Camacho Family Farms is located in East Oakland, California. Camacho Family Farms is considered a "medium" size site in that the lot size consists of 6,000 square feet, and of that square footage, 2,000 square feet is used for urban farming (i.e., 33% of the total lot size).
Camacho Family Farms is a property owned by a pair of siblings, a brother (Casimiro Camacho) and sister (Margarita Camacho), whose family hails from the Caribbean. The primary features of this location are the incorporation of biodynamic principles in the garden, traditional Caribbean farming techniques, sheet mulching, food preservation, and art.
The main part of the garden, receives full sun. Instead of using raised planters, the owners have created terraced beds for their biodynamic garden, similar to the hillside farms found in the Caribbean and the Mediterranean. They heavily mulch these terraced beds with bark obtained from a local arborist (for free—the owners confirmed that because they have no choice in the matter, they are none too picky about what type of bark shows up on their doorstep) and straw. The owners densely plant their terraced beds with cover crops each year. One such ingenious crop that they utilize, is the pigeon pea (this is what their Caribbean grandparents had taught them), which I have never heard of up until this time. Apparently, the pigeon pea produces an edible pea similar to a black-eyed pea. The owners have interplanted pigeon pea among other plants, and the pigeon pea plant sends out long roots which help fix nitrogen for these neighboring plants. This is a great tip that I will incorporate this year (I found out that Baker Seeds in Petaluma carries pigeon pea seeds).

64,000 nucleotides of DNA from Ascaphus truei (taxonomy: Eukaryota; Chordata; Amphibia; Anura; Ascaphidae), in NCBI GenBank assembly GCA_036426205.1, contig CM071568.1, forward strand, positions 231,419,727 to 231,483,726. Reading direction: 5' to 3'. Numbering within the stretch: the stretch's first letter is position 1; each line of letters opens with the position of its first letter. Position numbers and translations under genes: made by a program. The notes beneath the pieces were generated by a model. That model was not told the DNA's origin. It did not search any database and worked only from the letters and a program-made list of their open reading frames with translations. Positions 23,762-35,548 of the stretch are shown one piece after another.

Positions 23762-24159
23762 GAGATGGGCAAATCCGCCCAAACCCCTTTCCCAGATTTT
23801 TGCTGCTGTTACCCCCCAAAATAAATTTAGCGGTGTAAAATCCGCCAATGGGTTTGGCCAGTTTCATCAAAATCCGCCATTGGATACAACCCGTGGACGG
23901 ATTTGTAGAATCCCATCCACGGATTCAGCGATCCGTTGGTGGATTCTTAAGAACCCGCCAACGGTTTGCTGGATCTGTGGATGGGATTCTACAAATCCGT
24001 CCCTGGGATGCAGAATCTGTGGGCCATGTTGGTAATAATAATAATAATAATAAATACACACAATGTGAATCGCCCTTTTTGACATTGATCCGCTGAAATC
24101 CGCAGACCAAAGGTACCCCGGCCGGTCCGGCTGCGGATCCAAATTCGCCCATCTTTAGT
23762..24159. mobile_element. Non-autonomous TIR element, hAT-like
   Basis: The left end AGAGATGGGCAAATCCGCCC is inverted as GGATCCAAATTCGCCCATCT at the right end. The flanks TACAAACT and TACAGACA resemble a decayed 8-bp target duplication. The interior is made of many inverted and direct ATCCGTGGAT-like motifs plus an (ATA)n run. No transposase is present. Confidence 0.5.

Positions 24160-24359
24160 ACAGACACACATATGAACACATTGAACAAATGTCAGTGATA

Other fun tips the owners shared from their Caribbean grandparents, include: (1) replacing cilantro with culantro in their Caribbean cuisine, because culantro does not bolt the way cilantro does; and (2) inter-planting succulents with herbs. Their grandmother taught them that this enhances and intensifies the flavor of the neighboring herbs. I will experiment with these techniques in the coming year and will see how well they work for me.
The owners said that they do very little work in the garden, and instead, allow nature to re-sow itself (great for busy people). Consistent with biodynamic principles, I love the owners' philosophy of feeding the soil and doing their best to minimize outside inputs. Their garden is a living organism which they love and tend to, and which in turn, feeds and nurtures them.
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